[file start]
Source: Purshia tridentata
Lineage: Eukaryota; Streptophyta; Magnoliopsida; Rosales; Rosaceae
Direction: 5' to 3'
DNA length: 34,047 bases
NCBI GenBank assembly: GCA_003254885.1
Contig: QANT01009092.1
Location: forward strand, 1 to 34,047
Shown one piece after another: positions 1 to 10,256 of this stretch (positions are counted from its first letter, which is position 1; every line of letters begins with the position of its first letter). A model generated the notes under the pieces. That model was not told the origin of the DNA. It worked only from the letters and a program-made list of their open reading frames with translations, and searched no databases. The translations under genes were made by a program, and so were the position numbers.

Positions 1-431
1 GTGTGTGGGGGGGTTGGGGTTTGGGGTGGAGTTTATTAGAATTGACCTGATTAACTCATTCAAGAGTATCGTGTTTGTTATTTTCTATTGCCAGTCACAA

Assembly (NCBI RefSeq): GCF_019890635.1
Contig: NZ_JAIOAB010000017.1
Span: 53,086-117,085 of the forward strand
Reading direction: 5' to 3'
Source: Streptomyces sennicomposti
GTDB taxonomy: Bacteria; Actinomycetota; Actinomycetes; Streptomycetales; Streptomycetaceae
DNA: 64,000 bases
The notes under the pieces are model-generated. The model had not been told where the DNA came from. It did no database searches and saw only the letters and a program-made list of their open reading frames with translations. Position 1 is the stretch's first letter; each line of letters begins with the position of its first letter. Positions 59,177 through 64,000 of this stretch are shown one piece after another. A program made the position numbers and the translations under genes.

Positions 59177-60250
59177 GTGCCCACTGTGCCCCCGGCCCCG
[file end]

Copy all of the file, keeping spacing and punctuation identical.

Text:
Source: Purshia tridentata
Lineage: Eukaryota; Streptophyta; Magnoliopsida; Rosales; Rosaceae
Direction: 5' to 3'
DNA length: 34,047 bases
NCBI GenBank assembly: GCA_003254885.1
Contig: QANT01009092.1
Location: forward strand, 1 to 34,047
Shown one piece after another: positions 1 to 10,256 of this stretch (positions are counted from its first letter, which is position 1; every line of letters begins with the position of its first letter). A model generated the notes under the pieces. That model was not told the origin of the DNA. It worked only from the letters and a program-made list of their open reading frames with translations, and searched no databases. The translations under genes were made by a program, and so were the position numbers.

Positions 1-431
1 GTGTGTGGGGGGGTTGGGGTTTGGGGTGGAGTTTATTAGAATTGACCTGATTAACTCATTCAAGAGTATCGTGTTTGTTATTTTCTATTGCCAGTCACAA

Assembly (NCBI RefSeq): GCF_019890635.1
Contig: NZ_JAIOAB010000017.1
Span: 53,086-117,085 of the forward strand
Reading direction: 5' to 3'
Source: Streptomyces sennicomposti
GTDB taxonomy: Bacteria; Actinomycetota; Actinomycetes; Streptomycetales; Streptomycetaceae
DNA: 64,000 bases
The notes under the pieces are model-generated. The model had not been told where the DNA came from. It did no database searches and saw only the letters and a program-made list of their open reading frames with translations. Position 1 is the stretch's first letter; each line of letters begins with the position of its first letter. Positions 59,177 through 64,000 of this stretch are shown one piece after another. A program made the position numbers and the translations under genes.

Positions 59177-60250
59177 GTGCCCACTGTGCCCCCGGCCCCG